Saturday, July 28, 2012

Having Yummy Fun

It's late July and we've worked really hard. We beat back the borers and beetles and slogged through the mud to ameliorate the effects of high heat and intense rain. And now our little farm is showing its gratitude.

I must admit, each time we come home, dog tired and arms full, I feel a bit anxious about the temporary and long term storage of our produce. I always have to look up what goes in the fridge and what stays at room temp, what gets wrapped in plastic and what gets gently cuddled in paper, what gets cooked immediately and what can hold for days or weeks without losing nutritional value. It's a learning curve I just haven't caught the rhythm of yet. Most nights our dinner is late to the table because my attention is consumed by our new arrivals.

Cilantro wrapped and hung to dry the seeds, which become the herb corriander.
I haven't yet had the courage to preserve any harvested vegetables the traditional way - through hot water or pressure cooker canning, but I've blanched and frozen many double portion side dishes and one or two casseroles. Last night I hauled the mason jars, lids, rings, and labels up from the garage. I'm getting ready to take the plunge - tomato sauce? peach jam? roasted red and yellow peppers? I can hardly wait to see the rainbow lined up on the pantry shelves. To be continued...

Basil
Beets, Beans and Banana Peppers
Campari Tomatoes


Peppers on the Bush

Yellow Filet Beans
Kohlrabi
Homegrown Roots!
Two Mostly Homegrown Dinners
And lots stored for the winter
The first dinner is shrimp in San Marzano tomato sauce with local shitake mushrooms, onions and homegrown peppers and herbs from our deck garden. The second dinner is chicken thighs in homemade garlic/basil pesto, yellow filet beans, roasted banana peppers and kohlrabi/apple slaw.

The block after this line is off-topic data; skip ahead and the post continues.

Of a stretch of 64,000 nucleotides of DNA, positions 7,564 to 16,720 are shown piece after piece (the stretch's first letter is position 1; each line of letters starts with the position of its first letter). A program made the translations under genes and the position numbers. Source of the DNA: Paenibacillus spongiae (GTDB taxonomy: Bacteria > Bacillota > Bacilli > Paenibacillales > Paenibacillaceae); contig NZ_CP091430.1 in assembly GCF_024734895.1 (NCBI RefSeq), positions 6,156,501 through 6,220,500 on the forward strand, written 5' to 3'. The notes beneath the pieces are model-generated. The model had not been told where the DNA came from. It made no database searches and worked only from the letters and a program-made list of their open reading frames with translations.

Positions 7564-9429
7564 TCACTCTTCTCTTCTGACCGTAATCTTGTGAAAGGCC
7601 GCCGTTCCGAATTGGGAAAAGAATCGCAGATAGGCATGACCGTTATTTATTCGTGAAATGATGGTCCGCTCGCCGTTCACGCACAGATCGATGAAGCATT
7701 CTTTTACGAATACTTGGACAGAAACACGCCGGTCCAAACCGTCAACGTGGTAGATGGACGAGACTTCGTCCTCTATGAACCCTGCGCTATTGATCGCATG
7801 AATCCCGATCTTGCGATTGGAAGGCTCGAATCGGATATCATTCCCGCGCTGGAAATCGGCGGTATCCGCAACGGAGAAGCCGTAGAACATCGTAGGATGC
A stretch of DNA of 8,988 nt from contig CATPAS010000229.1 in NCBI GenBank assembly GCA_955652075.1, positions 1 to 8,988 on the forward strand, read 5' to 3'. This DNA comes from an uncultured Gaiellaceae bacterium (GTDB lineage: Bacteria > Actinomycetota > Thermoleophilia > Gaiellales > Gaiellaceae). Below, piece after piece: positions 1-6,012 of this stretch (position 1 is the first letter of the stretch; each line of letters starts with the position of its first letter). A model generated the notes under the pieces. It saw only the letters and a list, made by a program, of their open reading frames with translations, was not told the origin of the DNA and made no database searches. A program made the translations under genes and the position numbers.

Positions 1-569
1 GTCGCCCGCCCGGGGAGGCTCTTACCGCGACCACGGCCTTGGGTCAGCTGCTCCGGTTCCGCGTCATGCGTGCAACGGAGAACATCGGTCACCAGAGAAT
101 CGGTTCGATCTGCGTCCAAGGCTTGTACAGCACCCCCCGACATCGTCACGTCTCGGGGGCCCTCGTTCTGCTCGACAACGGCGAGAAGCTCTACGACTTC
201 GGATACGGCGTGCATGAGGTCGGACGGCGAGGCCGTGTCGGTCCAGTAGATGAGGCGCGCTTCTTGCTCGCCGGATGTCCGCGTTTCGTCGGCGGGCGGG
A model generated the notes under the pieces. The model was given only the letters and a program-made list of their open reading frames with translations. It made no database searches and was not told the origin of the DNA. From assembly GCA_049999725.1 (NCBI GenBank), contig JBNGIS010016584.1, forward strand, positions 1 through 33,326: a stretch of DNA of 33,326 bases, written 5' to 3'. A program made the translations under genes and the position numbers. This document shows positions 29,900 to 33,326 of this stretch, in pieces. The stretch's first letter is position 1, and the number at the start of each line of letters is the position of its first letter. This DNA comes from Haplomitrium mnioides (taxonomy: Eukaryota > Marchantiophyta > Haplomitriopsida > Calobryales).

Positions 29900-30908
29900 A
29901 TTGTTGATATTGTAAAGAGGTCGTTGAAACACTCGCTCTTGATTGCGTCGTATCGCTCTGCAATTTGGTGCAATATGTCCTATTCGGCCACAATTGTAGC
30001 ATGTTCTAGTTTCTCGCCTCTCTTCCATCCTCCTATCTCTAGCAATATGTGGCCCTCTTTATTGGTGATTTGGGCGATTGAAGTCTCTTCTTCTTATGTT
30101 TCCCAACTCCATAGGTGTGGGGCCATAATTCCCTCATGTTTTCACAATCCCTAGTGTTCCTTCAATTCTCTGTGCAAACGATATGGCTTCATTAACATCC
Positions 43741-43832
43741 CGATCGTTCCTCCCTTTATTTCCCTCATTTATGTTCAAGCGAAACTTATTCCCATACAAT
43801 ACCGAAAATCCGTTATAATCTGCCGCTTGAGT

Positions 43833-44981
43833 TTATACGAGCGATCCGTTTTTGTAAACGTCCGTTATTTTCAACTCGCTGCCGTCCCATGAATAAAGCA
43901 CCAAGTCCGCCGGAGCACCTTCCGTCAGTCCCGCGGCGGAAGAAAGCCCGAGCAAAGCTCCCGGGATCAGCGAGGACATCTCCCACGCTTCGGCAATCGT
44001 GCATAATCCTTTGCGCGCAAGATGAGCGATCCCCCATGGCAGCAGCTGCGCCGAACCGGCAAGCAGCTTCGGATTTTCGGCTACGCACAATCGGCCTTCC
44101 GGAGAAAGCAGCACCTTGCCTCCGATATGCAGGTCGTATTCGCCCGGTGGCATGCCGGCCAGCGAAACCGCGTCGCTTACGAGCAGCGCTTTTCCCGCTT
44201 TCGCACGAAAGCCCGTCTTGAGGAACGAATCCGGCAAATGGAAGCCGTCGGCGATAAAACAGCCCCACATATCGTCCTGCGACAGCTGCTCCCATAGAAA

That slaw was our first taste of kohlrabi, which I grew from seedlings purchased at the Mills River Farmers' Market. I planted four of them in a large container on the deck along with beets and parnsips (and one cherry tomato in the middle of all those cool weather plants). The container got part sun/part shade and Mike kept it well-watered. All went well, except some crawling creature did a number on the kohlrabi leaves prompting me to harvest the bulbs when they were still quite small. I understand, though, that the best time to pick kohlrabi is before they go beyond 3". The dressing on the salad was a simple mix of mustard, lemon juice, and a sprinkle of sugar stirred into pillows of whipped cream (a scant 1/4 cup). Definitely worth trying again. I love hearing Mike go "Yum!"  

1 comment:

  1. Wow Sharon - I am very happy about your harvest! It's been a challenge this year, but there is always next year, right? And there is that urge that will never go away to grow and plant and harvest and prepare. And eat!

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